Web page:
Sensitivity of the GOES Imager Infrared Channels
Counts countThe GOES Imager transmits its observations back to Earth as 10-bit counts (integers between 0 and 1023). These counts can be converted to equivalent blackbody temperatures using calibration equations. Basically, the counts are linearly related to radiance, and radiance is nonlinearly related to blackbody temperature through the Planck function. The figure below shows the counts versus blackbody temperature for the four GOES Imager infrared channels.
SensitivitySensitivity can be defined as the slope of the curves above. The greater the change in counts for a 1°C change in equivalent blackbody temperature, the greater the sensitivity of the channel. The graph below shows this sensitivity.
Noise counts, tooFinally, each GOES Imager channel has a certain noise, which is approximately constant in radiance and, therefore, in counts. For the infrared channels, the noise is between 1 and 2 counts. (For the visible channel it is 8 counts.) That is, if one of the infrared Imager channels measures a count of 500, one can expect the real value to be between 498 and 502.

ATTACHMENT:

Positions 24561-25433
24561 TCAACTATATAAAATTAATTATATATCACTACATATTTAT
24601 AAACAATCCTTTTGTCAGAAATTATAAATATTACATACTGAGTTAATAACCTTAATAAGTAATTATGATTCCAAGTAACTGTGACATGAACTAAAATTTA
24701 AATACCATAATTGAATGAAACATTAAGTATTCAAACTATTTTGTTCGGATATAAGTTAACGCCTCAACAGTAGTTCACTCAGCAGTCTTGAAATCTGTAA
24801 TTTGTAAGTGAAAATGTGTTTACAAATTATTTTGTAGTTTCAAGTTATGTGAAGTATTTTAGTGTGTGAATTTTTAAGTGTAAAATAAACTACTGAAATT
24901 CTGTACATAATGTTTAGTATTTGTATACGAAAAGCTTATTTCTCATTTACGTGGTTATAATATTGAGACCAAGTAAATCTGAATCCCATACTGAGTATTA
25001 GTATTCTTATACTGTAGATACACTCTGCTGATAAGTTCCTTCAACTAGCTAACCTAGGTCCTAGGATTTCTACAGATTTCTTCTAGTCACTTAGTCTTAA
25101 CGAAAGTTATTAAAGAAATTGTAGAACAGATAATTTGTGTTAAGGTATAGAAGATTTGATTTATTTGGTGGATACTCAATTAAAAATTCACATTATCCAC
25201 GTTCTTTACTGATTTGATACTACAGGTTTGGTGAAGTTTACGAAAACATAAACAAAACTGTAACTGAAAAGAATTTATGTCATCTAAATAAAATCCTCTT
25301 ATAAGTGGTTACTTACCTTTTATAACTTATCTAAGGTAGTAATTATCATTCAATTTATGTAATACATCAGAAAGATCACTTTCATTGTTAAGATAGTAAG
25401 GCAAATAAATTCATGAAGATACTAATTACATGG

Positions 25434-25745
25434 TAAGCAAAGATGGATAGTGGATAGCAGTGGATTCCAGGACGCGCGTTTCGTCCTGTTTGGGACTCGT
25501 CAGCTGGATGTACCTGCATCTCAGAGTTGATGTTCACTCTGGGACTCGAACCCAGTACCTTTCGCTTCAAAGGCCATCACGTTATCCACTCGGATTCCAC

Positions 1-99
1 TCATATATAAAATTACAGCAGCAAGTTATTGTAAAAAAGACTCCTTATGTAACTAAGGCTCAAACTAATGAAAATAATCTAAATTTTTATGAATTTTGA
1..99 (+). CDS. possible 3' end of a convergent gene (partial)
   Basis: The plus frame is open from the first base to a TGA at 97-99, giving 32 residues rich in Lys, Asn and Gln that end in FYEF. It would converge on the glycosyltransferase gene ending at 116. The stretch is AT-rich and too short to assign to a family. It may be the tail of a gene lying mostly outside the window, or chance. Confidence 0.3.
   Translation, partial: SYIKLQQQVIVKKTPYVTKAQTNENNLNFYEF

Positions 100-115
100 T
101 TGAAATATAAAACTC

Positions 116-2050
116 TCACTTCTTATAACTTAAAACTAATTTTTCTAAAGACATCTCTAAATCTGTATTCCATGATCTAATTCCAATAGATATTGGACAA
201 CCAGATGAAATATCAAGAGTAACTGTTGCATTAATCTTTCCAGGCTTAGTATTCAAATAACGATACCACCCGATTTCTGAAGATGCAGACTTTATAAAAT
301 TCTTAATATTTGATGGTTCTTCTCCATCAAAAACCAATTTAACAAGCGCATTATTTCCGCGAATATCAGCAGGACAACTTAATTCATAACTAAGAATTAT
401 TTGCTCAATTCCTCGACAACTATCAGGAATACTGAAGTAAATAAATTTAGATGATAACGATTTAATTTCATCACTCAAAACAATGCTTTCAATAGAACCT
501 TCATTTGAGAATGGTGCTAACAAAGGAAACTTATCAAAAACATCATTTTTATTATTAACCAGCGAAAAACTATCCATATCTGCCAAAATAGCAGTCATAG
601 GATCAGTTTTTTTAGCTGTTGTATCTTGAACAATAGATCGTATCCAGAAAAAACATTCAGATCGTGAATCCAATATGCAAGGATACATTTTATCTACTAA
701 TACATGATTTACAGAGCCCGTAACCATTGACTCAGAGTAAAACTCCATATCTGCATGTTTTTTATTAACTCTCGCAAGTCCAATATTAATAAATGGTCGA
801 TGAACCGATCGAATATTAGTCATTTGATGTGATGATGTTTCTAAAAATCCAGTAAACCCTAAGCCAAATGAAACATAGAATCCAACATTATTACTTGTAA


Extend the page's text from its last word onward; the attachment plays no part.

Another way to say this is that if an imager channel measures a blackbody temperature of T, the real blackbody temperature will lie between T minus NEDT and T plus NEDT, where NEDT is the noise-equivalent temperature difference, which is calculated from the noise equivalent radiance difference and the channel sensitivity. Since the relationship between counts and blackbody temperature is nonlinear, NEDT is a nonlinear function of T as shown in the figure below.